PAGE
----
Republicans and Stender gear up after out-of-nowhere Ferguson announcement

U.S. Rep. Mike Ferguson today became the second New Jersey Republican Congressman in as many weeks to announce he would not run for another term.

Amid the smoldering remains of the Bush era, Iraq, the aftershock of Ferguson's life and death struggle in the last election, and news this month that he missed a vote on flood relief, Democrats were convinced they could hear him crying uncle.

Not so, said the 37-year old Ferguson, whose statement today indicated that he wants to spend more time with his growing family.

"Do you have kids?" wondered Somerset County Republican Party Chairman Dale Florio, in deference to the congressman's public rationale for departure.

One of Ferguson's would-be GOP successors, Scotch Plains Mayor Martin Marks, also admitted, "It always amazed me how he was able to take care of his family and the demands of his office."

Money appeared to be no significant issue for Ferguson, whose fund-raising ability exceeded that of most of his colleagues in the U.S. Congress, in part because he had the go-to presence of the health, insurance and real estate industries.

The congressman's top contributors included pharmaceutical companies Johnson & Johnson, Novartis, Merck, and GlaxoSmithKline.

Ferguson has $758,292 cash on hand, according to the report he filed on Sept. 30 with the Federal Election Commission, compared to the $36,072 of the likely Democratic candidate, Assemblywoman Linda Stender.

Ferguson beat Stender when she challenged him in 2006, but barely – clinging to his seat by a margin of 3,000 votes, or one percent.

Stender gets the lions share of her money from individual contributors, and Democratic/liberal political action committees, and ever since her near win last year caught the attention of the party big shots she's been in neck roll mode, just waiting for a second chance.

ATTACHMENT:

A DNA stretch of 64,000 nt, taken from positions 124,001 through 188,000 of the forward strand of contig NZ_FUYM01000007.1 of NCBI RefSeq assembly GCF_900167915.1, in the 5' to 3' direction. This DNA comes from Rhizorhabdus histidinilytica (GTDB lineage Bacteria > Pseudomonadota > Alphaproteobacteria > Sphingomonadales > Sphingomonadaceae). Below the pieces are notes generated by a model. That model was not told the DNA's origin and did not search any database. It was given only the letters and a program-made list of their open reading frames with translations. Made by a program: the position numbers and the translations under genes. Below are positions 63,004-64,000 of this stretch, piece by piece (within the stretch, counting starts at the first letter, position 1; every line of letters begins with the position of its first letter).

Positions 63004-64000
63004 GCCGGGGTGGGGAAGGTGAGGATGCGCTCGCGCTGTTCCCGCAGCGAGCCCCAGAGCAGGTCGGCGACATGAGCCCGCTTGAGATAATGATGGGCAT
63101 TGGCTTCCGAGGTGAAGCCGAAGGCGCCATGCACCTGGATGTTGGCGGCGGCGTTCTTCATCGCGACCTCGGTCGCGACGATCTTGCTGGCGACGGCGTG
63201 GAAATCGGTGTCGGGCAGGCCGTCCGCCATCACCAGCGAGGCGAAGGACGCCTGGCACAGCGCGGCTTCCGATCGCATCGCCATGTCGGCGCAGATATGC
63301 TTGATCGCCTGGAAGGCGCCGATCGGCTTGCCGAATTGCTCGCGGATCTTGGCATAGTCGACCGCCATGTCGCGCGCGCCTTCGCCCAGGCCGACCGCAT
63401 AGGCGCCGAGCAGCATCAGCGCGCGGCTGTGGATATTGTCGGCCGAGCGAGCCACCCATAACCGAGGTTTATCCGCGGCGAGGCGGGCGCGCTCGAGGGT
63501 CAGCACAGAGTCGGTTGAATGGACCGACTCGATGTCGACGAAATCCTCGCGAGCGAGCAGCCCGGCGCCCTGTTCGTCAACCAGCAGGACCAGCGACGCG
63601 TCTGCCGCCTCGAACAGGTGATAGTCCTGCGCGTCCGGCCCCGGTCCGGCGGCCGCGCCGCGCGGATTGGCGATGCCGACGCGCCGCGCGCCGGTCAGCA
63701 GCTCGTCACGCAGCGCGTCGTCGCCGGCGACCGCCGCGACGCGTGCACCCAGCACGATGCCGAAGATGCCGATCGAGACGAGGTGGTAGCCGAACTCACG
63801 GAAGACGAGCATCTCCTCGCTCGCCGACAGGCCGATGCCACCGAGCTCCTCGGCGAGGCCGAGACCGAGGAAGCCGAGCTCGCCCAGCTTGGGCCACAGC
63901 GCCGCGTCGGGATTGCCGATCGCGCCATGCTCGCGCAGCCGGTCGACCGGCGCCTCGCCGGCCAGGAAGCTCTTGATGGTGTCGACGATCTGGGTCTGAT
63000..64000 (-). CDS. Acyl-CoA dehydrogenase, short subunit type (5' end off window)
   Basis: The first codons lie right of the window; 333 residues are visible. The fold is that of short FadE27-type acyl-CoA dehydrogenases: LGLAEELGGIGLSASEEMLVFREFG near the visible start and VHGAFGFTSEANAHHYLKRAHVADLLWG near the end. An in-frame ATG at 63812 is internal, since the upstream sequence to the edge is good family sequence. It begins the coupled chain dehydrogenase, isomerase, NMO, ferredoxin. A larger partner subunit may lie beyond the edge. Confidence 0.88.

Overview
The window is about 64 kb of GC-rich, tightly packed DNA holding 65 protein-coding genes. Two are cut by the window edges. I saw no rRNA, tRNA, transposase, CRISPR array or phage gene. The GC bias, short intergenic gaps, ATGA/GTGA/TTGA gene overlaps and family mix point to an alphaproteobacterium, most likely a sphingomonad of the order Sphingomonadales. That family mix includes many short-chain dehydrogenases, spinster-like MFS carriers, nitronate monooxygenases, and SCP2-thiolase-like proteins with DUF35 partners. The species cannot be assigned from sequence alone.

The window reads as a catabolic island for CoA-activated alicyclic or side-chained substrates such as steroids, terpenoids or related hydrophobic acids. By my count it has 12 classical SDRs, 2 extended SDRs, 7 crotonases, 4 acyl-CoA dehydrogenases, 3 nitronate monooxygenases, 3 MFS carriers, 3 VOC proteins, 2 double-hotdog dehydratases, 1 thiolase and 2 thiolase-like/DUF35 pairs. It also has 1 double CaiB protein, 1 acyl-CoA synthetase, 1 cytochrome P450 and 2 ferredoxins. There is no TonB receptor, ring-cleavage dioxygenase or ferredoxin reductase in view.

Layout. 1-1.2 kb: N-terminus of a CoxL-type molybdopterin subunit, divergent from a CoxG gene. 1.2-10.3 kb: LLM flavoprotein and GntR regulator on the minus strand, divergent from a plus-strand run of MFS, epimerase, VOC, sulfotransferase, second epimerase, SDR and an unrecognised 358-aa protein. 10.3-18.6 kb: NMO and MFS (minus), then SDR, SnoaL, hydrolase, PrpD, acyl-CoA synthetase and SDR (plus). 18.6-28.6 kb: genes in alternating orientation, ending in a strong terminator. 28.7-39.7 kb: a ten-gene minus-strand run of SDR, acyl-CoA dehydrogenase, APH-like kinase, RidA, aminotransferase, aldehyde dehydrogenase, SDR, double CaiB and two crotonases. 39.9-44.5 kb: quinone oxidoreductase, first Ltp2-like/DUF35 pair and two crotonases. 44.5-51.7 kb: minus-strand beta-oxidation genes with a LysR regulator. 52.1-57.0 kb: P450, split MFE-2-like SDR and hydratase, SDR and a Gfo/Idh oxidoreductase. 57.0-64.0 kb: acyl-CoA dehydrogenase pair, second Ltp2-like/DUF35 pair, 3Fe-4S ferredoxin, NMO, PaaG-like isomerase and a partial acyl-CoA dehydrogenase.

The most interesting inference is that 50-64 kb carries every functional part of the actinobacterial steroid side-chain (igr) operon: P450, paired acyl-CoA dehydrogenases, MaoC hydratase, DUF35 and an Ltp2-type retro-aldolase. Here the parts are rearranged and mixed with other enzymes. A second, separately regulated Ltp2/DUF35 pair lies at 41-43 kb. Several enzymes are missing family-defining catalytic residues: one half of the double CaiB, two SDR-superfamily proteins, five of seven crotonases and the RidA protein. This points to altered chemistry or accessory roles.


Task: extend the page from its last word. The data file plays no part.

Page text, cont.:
"We're here supporting Democratic candidates who are running against incumbents," said Jim Dean, chair of Democracy for America, on the Saturday before Election Day two weeks ago.

The brother of Democratic National Committee Chairman Howard Dean cheered a speech Stender delivered to a crowd of college volunteers who moments later charged onto the streets of Berkeley Heights in vans loaded down with signs for "Gina Genovese for State Senate."

It was precisely Stender's enthusiasm for the coming Congressional campaign – pumping up the troops outside of her own legislative district, for example – that contributed to her underwhelming showing at the finish line in her district 22 legislative race, according to Republicans.

She beat her GOP opponent by just seven percentage points.

Stender today reiterated her vow to fight against the party that brought the country George W. Bush and the War in Iraq. Now she will not enjoy the built-in advantage of having an opponent whom many of the district's Democratic voters saw as a Bush administration Igor with his "yes" votes on the war, the Patriot Act, and the Dick Cheney school of energy policy.

But whoever the GOP nominee, Bush's party still stood by and defended his main initiatives, Stender argues.

Union County Republican Chairman Phil Morin said 2006 was an aberration, and with the neo-cons diminished and Bush in lame-duck limbo, the Dems this time won't be able to play the outrage compounded by revulsion card.

As for Ferguson, sources in both parties who wished to remain anonymous said the nationwide prospect of Democrats consolidating control in the U.S. House of Representatives next year means more – not less – misery for incumbent Republicans.

"He had just had enough," said one Republican source.

Continuing a downward trudge after being in the majority with Bush doesn't carry much of a thrill, particularly when that kind of suffering prevents a man from spending time with his children.

Republicans and Stender gear up after out-of-nowhere Ferguson announcement